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Research Papers

Movement of the Distal Carpal Row During Narrowing and Widening of the Carpal Arch Width

[+] Author and Article Information
Joseph N. Gabra

Departments of Biomedical Engineering, Cleveland Clinic, Cleveland, OH 44195; Department of Chemical and Biomedical Engineering,  Cleveland State University, Cleveland, OH 44115

Mathieu Domalain

Departments of Biomedical Engineering, Cleveland Clinic, Cleveland, OH 44195

Zong-Ming Li1

Departments of Biomedical Engineering, Orthopaedic Surgery, and Physical Medicine and Rehabilitation, Cleveland Clinic, Cleveland, OH 44195; Department of Chemical and Biomedical Engineering,  Cleveland State University, Cleveland, OH 44115liz4@ccf.org

1

Corresponding author.

J Biomech Eng 134(10), 101004 (Oct 01, 2012) (4 pages) doi:10.1115/1.4007634 History: Received May 01, 2012; Revised August 30, 2012; Posted September 25, 2012; Published October 01, 2012

Change in carpal arch width (CAW) is associated with wrist movement, carpal tunnel release, or therapeutic tunnel manipulation. This study investigated the angular rotations of the distal carpal joints as the CAW was adjusted. The CAW was narrowed and widened by 2 and 4 mm in seven cadaveric specimens while the bone positions were tracked by a marker-based motion capture system. The joints mainly pronated during CAW narrowing and supinated during widening. Ranges of motion about the pronation axis for the hamate-capitate (H-C), capitate-trapezoid (C-Td), and trapezoid-trapezium (Td-Tm) joints were 8.1 ± 2.3 deg, 5.3 ± 1.3 deg, and 5.5 ± 3.5 deg, respectively. Differences between the angular rotations of the joints were found at ΔCAW = −4 mm about the pronation and ulnar-deviation axes. For the pronation axis, angular rotations of the H-C joint were larger than that of the C-Td and Td-Tm joints. Statistical interactions among the factors of joint, rotation axis, and ΔCAW indicated complex joint motion patterns. The complex three-dimensional motion of the bones can be attributed to several anatomical constraints such as bone arrangement, ligament attachments, and articular congruence. The results of this study provide insight into the mechanisms of carpal tunnel adaptations in response to biomechanical alterations of the structural components.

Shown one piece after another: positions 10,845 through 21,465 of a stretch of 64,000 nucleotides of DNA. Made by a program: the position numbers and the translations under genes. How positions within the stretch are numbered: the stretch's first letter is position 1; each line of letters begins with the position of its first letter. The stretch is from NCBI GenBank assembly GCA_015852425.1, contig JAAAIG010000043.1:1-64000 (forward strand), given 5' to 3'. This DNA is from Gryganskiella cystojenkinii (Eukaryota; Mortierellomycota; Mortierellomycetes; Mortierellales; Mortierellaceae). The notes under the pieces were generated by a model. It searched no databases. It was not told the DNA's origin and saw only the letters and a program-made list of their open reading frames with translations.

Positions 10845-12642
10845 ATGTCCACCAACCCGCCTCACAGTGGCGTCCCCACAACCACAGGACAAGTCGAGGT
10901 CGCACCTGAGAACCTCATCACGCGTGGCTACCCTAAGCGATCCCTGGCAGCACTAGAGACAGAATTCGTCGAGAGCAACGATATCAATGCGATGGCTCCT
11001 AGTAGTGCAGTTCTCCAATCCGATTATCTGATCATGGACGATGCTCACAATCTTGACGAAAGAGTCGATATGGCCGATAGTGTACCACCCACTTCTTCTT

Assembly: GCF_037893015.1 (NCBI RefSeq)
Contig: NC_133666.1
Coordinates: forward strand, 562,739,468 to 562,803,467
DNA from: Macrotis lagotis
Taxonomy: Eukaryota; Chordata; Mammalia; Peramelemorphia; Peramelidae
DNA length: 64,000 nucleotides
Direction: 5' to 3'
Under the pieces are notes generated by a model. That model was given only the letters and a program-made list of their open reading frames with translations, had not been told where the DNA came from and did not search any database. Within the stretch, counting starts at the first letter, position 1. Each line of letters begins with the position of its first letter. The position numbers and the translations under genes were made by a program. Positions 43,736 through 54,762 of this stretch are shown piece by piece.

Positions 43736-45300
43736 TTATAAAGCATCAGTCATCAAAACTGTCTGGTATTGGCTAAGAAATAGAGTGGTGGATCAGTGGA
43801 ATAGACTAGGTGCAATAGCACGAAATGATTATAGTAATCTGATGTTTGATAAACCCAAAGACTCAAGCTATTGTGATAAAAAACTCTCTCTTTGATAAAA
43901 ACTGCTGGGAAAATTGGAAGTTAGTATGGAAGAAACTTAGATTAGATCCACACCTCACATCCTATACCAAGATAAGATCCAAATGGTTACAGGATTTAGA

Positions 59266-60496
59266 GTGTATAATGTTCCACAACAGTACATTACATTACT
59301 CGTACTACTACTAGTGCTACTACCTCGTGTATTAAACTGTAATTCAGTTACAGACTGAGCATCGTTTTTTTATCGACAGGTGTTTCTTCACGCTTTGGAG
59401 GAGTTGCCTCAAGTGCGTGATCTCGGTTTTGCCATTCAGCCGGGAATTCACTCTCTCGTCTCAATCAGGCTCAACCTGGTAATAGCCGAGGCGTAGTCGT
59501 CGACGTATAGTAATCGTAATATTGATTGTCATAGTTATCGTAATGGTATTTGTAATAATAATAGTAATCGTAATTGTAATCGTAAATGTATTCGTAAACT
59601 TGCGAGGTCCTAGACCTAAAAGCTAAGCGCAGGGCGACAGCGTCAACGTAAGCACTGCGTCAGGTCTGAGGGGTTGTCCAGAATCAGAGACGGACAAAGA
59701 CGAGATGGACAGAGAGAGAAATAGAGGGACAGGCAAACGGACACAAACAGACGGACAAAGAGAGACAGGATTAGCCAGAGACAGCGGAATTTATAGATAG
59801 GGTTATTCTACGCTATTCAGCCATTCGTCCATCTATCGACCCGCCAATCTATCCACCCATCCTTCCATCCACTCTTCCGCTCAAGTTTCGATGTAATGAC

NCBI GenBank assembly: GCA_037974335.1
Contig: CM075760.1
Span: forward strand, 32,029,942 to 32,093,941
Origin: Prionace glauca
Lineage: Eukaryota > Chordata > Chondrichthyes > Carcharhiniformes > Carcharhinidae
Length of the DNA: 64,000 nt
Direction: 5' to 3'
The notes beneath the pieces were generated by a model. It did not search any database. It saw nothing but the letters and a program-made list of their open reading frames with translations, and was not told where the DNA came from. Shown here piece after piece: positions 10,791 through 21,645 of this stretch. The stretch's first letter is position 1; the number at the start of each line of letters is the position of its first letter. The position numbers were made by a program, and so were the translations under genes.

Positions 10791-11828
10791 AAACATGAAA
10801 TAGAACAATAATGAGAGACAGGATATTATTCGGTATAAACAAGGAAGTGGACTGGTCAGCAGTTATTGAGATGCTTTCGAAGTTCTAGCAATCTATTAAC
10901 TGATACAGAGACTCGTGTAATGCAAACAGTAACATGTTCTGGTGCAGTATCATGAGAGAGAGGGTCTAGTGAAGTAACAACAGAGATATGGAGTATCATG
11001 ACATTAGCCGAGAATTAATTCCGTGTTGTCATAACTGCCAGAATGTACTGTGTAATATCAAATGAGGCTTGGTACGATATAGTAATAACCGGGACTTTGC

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Copyright © 2012 by American Society of Mechanical Engineers
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Figures

Grahic Jump Location
Figure 1

Experimental setup showing the (a) fingertrap, (b) pulleys, and (c) turnbuckle for widening of the carpal arch width (volar view)

Grahic Jump Location
Figure 2

Dorsal view of the specimen during experimentation showing the marker clusters and radial coordinate system

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Figure 3

Mean rotation angles (deg) about the pronation/supination (Y), flexion/extension (Z ′), and ulnar/radial deviation (X ″) axes for each joint during changes in carpal arch width (mm). Pronation, flexion, and ulnar deviation are the positive directions for the respective axes.

Grahic Jump Location
Figure 4

Mean ± standard deviation of angular rotation for each joint at ΔCAW = −4 and +4 mm for the pronation/supination (Y), flexion/extension (Z ′), and ulnar/radial deviation (X″) axes. (* denotes p < 0.001 and # denotes p < 0.05). Pronation, flexion, and ulnar deviation are the positive directions for the respective axes.

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